An increasing number of refugees worldwide are women and children. In many cases, they are forced to leave their homes due to armed conflicts, insecurity or generalised violence. For women and girls, their migration experience is shaped by particular features, the roots of which lie in the gendered forms of violence they may face throughout their journey. Some may leave their country of origin because of experiences of gender-based violence or in fear of such violence, while others may seek to escape the threat of female genital mutilation or forced marriage. Without regular pathways to reach a country where they can seek international protection, women often have to resort to dangerous routes. During their journey, they are exposed to sexual and gender-based violence, including rape, sexual exploitation and abuse, sexual harassment, psychological violence, trafficking, early and forced marriage, transactional sex and domestic violence. When they reach their destination, many women and young girls still face risks due to limited access to support services, a lack of effective procedures to identify survivors of gender-based violence and inadequate reception conditions in accommodation facilities.
What can be done to better protect women refugees and asylum-seekers? What practical steps can be taken to prevent violence? This report suggests positive actions that policy-makers and civil society organisations can take to ensure that refugee women and girls arriving in the EU are safe from violence. This collection of good practices contains more than 30 inspiring initiatives from 13 countries which are effective, practical, and can be easily replicated and adapted. It is intended as a resource for governments, local, regional and national authorities, policy-makers and civil society organisations working with refugee women and girls.

Media contact

Alexandra Schiffmann
Media and Communications
Telephone: +49 40 307 09 14 19

Mobile: +49 1573 8640 577
alexandra.schiffmann@worldfuturecouncil.org

The World Future Council

The World Future Council brings the interests of future generations to the centre of policy-making. Its up to 50 eminent members from around the globe have already successfully promoted change. The Council addresses challenges to our common future and provides decision makers with effective policy solutions. In close cooperation with civil society actors, parliamentarians, governments, business and international organizations the World Future Council identifies “best policies” around the globe. The World Future Council is registered as a charitable foundation in Hamburg, Germany.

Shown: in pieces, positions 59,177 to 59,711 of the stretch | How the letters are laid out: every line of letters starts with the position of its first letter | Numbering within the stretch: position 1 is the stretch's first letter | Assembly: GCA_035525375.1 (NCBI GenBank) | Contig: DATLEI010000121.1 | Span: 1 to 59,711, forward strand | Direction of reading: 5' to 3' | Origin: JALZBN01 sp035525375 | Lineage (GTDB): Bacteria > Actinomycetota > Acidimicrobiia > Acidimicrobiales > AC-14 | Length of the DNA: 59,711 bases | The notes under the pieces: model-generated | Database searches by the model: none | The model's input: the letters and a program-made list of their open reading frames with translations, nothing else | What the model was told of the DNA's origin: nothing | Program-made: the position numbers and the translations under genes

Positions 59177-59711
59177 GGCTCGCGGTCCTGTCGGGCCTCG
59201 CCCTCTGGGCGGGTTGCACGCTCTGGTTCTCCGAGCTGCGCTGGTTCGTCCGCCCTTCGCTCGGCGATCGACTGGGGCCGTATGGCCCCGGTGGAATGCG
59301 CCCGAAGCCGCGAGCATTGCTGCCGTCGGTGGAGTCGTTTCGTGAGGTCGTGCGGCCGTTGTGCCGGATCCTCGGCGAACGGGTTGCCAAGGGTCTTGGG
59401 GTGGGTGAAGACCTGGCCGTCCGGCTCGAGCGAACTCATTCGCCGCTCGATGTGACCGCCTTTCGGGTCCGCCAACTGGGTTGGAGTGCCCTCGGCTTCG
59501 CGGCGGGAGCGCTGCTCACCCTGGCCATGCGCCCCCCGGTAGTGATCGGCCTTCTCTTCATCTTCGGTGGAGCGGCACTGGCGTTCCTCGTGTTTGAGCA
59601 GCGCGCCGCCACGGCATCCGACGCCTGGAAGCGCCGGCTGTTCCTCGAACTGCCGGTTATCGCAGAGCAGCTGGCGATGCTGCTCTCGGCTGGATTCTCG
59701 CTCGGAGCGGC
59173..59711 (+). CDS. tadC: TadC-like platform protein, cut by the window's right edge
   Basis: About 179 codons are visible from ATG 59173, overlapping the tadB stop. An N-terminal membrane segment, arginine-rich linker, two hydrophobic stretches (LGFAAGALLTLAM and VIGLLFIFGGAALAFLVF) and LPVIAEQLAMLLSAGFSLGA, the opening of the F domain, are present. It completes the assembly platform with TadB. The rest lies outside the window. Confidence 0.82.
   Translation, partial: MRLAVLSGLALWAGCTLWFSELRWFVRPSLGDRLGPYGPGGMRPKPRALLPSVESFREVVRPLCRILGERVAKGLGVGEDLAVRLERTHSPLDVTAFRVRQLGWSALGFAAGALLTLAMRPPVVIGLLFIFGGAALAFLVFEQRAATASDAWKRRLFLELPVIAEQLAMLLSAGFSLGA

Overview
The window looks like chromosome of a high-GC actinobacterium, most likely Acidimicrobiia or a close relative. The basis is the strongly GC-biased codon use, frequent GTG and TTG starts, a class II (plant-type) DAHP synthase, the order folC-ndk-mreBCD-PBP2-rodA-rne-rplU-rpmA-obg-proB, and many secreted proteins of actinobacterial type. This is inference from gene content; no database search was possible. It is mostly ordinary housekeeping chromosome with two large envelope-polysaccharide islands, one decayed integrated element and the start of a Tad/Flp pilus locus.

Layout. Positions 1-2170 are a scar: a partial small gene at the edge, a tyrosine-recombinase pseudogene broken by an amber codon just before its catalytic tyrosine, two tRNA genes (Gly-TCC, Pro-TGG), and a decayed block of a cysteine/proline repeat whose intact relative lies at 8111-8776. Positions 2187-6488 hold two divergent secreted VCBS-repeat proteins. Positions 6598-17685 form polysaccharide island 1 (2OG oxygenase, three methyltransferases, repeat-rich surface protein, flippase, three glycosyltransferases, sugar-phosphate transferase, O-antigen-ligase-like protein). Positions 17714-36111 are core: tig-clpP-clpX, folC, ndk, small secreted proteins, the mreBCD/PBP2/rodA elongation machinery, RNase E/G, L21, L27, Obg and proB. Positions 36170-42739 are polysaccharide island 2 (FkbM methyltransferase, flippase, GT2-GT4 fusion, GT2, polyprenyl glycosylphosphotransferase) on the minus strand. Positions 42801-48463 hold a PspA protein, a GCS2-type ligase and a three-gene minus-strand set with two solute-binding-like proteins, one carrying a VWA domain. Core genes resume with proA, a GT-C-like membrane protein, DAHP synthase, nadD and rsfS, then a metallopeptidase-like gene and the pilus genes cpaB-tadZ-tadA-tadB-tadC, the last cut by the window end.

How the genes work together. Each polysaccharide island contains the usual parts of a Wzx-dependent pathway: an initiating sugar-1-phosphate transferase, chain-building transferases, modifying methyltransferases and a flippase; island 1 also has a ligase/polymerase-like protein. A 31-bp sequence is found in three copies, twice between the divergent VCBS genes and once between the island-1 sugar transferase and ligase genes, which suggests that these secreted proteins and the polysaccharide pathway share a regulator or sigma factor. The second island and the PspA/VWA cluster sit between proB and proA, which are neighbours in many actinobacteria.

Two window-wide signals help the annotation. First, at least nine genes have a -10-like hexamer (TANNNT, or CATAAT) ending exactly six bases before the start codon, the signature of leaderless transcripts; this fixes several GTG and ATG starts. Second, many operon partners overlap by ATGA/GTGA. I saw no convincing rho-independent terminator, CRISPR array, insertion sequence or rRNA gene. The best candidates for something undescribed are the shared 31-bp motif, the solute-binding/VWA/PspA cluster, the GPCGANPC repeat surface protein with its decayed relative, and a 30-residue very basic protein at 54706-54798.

filia.die frauenstiftung

As a foundation, filia’s mission is to make funds available and to transform them into activities by women and girls, for women and girls. filia supports innovative, inspiring and effective initiatives that promote the self-empowerment and self-organisation of all women and girls, in Germany and worldwide. filia has been a member of Prospera, the International Network of Women’s Funds, since its formation. The members of this global hub of women’s funds mobilise $64.2 million annually to realise women’s rights. Linking women’s groups and social stakeholders, women’s funds are key agents of change. For many self-organised innovative initiatives, women’s funds are the first and most important partners – this is also the case for refugee women and girls. Find out more at: www.filia-frauenstiftung.de/

UN Women National Commitee Germany

The UN Women National Committee in Germany is an independent public-benefit organisation that supports the work of UN Women at national level. It promotes women’s empowerment and gender equality throughout Germany. UN Women National Committee Germany collaborates with policy-makers, parliamentarians, civil society organisations and corporate partners in its efforts to achieve gender equality and women’s empowerment. In particular, the German National Committee ensures that the German Government complies with its international obligations related to the human rights of women and actively brings gender equality to the public agenda. Find out more at: www.unwomen.de